One of the biggest problems businesses face is managing and motivating employees. But this isn’t the real problem. The real problem is hiring people that need to be managed or motivated in the first place.

Managers see a problem in the employee’s background, or they identify some area of concern through the hiring process, and they believe that they can work with that problem. They believe that the person can change and that they will improve once they are hired. Later, they find that the issue that gave them pause during the hiring process is a real problem. But now they own that problem.

If a candidate has had a problem getting along with others, if they have a poor attitude, then it is certain that you will deal with that attitude after you hire them.

If they have had an attendance problem in the past, you will own that attendance problem in the future. Count on it.

If they lack the self-discipline to keep the commitments that they make to themselves and to others, you will deal with their failures after they are hired.

The same is true when we look at the skills required to sell well. If the person you are considering isn’t willing to ask for commitments, then you are hiring someone who won’t close.

If the salesperson you are hiring isn’t resourceful, if they suffer from learned helplessness, then you aren’t hiring a salesperson; you are hiring a dependent.

If they speak in language that indicates that they haven’t embraced sales as their career, their path, then you are hiring someone that will be a salesperson in name only.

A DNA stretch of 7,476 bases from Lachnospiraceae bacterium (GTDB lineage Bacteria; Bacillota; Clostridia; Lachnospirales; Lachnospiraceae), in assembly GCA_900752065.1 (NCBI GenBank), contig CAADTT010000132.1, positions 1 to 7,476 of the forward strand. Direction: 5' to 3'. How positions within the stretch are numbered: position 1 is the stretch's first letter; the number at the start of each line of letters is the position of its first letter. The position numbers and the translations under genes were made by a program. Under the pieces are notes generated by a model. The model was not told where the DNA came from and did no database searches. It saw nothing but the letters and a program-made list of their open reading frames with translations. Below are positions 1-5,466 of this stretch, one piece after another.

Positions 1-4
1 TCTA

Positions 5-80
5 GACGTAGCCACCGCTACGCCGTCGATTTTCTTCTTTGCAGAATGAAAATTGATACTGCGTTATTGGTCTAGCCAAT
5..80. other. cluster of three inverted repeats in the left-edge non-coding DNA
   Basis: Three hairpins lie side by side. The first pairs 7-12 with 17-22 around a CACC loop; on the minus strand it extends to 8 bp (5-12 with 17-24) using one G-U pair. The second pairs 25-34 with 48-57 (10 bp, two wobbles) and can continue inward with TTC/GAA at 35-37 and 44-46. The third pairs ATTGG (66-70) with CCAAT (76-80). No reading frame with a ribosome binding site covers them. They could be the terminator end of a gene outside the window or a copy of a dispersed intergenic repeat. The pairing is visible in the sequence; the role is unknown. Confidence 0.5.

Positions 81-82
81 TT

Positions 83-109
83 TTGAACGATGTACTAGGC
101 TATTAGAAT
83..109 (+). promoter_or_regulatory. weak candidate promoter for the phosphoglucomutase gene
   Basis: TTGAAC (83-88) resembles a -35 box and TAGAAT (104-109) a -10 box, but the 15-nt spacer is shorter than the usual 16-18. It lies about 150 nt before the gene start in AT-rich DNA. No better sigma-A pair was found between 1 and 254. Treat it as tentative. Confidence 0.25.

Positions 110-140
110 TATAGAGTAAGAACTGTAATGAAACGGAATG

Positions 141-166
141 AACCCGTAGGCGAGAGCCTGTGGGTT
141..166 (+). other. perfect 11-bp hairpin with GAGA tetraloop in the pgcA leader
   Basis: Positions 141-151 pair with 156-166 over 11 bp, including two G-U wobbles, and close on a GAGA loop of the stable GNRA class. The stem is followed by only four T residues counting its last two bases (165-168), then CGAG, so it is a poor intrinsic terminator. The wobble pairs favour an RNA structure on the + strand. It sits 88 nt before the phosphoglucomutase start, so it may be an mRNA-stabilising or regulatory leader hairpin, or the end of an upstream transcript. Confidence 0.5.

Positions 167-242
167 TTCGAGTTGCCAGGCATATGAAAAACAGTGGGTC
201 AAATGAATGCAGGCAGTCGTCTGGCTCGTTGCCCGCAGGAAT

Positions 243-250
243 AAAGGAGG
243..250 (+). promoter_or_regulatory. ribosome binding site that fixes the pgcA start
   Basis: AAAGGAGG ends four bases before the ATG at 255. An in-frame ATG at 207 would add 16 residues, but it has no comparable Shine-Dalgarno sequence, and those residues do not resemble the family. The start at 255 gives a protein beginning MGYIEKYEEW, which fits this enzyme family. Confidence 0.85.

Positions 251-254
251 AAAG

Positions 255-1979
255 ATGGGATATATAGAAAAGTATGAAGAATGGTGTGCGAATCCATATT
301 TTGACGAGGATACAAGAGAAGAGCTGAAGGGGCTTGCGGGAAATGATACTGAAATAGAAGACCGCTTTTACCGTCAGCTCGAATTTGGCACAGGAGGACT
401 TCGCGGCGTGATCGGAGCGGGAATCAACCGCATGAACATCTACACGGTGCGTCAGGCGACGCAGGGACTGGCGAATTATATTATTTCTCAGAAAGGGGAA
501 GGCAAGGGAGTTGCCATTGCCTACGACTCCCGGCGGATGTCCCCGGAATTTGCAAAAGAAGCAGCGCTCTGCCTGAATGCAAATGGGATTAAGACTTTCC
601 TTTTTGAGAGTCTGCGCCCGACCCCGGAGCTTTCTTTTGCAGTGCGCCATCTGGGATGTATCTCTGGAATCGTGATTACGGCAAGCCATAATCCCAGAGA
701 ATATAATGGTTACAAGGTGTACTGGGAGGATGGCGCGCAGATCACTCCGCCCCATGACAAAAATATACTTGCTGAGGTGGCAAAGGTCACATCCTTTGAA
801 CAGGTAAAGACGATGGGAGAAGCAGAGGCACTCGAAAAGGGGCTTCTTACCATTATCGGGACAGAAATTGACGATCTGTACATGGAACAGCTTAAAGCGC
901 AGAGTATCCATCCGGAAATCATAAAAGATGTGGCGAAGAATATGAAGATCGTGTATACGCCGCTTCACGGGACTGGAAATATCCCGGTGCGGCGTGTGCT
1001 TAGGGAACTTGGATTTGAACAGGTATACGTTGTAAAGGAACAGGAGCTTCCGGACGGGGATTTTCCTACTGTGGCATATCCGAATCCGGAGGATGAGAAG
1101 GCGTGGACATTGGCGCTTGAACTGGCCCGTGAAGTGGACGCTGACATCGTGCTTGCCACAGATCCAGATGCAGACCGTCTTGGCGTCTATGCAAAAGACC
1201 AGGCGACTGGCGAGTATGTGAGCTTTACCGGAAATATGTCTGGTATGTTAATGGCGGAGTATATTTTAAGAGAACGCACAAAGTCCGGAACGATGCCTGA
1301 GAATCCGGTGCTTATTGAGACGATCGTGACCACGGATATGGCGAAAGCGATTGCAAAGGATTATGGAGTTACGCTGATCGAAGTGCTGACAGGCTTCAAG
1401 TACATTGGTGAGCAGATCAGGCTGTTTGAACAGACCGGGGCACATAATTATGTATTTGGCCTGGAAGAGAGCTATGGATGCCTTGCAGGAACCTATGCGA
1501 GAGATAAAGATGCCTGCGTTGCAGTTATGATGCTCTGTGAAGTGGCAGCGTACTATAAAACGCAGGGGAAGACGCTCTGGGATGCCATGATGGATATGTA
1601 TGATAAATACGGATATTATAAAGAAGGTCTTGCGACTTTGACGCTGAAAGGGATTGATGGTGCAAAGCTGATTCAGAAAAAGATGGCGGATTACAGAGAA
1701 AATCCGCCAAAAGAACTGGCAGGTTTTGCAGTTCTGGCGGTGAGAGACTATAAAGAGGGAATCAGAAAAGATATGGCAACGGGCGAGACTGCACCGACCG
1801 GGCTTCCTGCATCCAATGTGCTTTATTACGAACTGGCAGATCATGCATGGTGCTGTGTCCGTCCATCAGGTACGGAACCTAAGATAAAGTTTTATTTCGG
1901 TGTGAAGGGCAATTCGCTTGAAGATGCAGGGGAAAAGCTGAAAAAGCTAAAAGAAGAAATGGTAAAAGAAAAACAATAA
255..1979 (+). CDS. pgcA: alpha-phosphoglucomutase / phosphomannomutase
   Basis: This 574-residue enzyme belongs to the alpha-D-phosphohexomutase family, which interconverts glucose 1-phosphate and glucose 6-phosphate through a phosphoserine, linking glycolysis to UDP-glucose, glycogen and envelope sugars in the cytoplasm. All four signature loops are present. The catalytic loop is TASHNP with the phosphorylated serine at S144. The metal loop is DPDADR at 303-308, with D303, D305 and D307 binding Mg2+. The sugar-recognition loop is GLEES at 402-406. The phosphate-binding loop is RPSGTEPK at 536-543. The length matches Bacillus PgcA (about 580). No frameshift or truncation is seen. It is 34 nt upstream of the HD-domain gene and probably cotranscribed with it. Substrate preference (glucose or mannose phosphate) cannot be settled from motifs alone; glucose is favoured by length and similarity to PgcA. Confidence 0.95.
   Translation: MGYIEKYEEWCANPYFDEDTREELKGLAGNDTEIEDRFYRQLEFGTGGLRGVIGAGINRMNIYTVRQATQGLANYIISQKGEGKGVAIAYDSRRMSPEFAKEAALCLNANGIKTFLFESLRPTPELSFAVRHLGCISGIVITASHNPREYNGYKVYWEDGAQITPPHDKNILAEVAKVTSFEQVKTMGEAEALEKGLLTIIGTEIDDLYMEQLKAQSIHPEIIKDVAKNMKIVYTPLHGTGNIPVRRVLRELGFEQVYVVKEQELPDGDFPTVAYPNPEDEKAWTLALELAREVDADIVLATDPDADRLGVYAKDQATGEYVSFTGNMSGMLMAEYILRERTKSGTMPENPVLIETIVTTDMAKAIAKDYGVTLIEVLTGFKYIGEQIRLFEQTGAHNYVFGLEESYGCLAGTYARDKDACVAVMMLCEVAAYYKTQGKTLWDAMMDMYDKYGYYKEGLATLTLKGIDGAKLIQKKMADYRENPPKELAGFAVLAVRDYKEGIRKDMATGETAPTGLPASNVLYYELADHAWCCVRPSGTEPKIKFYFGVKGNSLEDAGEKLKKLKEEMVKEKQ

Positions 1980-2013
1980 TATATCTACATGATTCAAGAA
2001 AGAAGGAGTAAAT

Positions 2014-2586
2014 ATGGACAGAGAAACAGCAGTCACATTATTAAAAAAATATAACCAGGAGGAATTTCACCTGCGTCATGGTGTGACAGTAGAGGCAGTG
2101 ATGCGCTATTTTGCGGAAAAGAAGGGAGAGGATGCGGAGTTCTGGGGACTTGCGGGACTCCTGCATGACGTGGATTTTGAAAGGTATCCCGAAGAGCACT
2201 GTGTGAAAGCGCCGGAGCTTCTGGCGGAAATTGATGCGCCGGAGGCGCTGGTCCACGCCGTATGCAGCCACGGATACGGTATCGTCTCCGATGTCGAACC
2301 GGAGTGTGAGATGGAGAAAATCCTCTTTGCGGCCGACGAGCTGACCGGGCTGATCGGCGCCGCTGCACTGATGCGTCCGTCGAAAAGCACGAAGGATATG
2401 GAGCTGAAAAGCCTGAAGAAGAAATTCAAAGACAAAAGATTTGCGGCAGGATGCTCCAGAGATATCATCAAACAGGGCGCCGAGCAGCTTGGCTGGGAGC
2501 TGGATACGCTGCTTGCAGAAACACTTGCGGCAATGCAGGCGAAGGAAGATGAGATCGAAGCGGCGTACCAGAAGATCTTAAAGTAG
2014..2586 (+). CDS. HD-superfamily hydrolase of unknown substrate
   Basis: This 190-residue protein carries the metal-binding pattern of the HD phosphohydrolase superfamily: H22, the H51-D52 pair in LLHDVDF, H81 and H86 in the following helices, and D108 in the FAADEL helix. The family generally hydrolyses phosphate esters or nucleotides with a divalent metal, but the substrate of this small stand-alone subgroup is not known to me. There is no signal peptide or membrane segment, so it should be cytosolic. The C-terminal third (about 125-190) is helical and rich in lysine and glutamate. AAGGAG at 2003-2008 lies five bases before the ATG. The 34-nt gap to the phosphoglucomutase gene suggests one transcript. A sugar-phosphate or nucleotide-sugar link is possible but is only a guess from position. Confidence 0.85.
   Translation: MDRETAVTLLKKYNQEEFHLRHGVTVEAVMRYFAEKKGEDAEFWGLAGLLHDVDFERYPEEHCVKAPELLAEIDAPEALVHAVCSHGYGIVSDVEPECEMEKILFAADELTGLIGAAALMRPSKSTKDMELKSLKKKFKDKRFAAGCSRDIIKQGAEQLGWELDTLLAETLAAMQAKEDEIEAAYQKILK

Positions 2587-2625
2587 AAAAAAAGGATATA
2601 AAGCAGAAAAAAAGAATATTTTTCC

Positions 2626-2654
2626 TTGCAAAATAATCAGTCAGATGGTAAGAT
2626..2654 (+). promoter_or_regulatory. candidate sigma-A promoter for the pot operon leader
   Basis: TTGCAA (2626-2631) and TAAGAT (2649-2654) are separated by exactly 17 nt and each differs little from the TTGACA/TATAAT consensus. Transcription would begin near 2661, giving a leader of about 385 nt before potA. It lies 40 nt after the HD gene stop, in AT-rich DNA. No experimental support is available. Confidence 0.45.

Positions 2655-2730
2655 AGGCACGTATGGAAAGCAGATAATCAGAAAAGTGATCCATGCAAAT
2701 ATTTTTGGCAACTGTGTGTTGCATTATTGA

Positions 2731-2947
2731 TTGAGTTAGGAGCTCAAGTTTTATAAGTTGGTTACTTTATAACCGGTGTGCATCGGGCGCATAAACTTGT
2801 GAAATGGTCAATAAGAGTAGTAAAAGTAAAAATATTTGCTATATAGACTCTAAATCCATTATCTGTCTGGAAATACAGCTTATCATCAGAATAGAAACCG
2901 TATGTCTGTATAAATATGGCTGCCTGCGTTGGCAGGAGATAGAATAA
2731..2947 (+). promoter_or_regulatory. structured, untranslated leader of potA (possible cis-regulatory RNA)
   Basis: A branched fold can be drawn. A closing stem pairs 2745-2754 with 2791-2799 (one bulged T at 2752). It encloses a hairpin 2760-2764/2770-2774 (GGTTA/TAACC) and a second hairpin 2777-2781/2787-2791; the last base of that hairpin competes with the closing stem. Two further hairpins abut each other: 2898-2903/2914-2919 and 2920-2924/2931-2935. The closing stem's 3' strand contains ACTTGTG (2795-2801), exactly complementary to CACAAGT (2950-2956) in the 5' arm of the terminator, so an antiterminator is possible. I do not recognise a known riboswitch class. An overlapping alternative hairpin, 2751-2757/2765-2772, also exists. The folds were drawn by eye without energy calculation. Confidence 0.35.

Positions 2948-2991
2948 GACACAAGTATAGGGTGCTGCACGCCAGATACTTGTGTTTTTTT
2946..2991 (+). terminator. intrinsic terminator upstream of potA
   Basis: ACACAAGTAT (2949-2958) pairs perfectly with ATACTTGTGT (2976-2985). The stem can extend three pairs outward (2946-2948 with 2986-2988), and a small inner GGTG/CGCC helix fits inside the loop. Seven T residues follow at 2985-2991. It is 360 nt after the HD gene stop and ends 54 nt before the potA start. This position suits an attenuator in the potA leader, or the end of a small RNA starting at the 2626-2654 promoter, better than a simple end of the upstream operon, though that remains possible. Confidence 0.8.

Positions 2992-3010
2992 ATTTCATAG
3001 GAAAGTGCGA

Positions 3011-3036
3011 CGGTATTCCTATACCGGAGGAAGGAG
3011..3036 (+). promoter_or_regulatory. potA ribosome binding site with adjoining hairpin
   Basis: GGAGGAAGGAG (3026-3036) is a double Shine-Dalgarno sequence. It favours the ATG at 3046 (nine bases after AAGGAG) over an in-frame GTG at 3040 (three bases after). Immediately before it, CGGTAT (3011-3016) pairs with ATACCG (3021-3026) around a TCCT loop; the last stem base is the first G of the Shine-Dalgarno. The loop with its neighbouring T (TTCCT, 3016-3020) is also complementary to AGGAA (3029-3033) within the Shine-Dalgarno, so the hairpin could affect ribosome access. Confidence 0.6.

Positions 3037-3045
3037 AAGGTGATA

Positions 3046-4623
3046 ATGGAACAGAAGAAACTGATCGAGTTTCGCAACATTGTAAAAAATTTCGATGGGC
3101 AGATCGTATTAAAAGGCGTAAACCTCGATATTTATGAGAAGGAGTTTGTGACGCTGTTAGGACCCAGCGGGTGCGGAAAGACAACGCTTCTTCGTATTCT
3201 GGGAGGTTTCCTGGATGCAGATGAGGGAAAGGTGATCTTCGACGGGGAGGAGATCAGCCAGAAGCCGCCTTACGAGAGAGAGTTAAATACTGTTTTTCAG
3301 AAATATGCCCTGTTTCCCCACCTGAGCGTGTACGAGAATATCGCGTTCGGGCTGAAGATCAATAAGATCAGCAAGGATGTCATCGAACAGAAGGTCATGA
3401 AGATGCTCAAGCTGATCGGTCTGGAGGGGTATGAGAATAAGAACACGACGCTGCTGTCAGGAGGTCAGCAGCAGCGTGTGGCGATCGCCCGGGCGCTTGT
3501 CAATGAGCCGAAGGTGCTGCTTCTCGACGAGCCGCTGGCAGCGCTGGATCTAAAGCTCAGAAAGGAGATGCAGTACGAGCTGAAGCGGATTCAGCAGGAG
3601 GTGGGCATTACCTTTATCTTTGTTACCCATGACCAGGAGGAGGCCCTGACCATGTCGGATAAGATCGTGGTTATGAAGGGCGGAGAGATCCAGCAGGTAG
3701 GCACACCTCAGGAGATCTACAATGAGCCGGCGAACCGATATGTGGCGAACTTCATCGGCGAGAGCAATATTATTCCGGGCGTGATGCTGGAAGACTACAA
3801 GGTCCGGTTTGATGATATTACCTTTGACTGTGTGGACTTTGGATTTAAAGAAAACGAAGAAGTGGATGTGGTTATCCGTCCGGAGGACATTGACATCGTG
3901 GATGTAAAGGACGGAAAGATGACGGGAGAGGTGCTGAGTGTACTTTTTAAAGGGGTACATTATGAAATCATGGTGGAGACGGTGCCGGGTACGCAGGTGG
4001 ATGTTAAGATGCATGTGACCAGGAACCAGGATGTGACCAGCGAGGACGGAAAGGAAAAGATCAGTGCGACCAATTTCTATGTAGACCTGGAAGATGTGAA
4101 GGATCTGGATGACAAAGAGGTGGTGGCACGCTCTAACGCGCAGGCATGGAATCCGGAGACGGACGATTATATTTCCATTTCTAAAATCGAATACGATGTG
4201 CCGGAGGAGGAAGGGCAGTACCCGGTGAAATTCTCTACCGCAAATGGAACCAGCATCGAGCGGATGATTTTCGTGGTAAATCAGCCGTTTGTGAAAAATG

You can’t change these things. Only they can change themselves.

Just Keep Looking

It’s a mistake to hire people with the hope that you can change them. It’s not that people aren’t capable of change; they are capable of magnificent and earth-shattering changes. But people only change when they want to change. They change when they are inspired to change or when they are so desperate that they have to change. They make the decision to change when they are good and ready, and not a minute before.

It’s a mistake to hire people that you know to have a problem that you are not going to be able to help them overcome. You are better off not hiring a person that is going to fail in their new role, disrupt your team, or that is going to need to be tightly managed or motivated. You don’t have the time, the energy, the resources, or the ability change others simply because you need them to change. Your time is better spent identifying other candidates that will have a greater likelihood of succeeding in the role for which you are hiring.

You can’t change people. And it isn’t your business to try to make them change to produce results for you. The best investment of your time and resources is in hiring people that you don’t need to change in the first place.


Can you change other people?

Is it fair for you to hire people in hopes of changing them? Is it fair to be unhappy with them for not changing?

What causes people to decide to change unhealthy beliefs and behaviors?

Is the time that you would give up working with an employee that needs massive change better spent hiring the right employee? Or, is it more important to have someone in the role, even with a set of problems that prevent them from succeeding.

Sales 2012
Post by Anthony Iannarino on March 28, 2012
Anthony Iannarino
Anthony Iannarino is a writer, an author of four books on the modern sales approach, an international speaker, and an entrepreneur. Anthony posts here daily.
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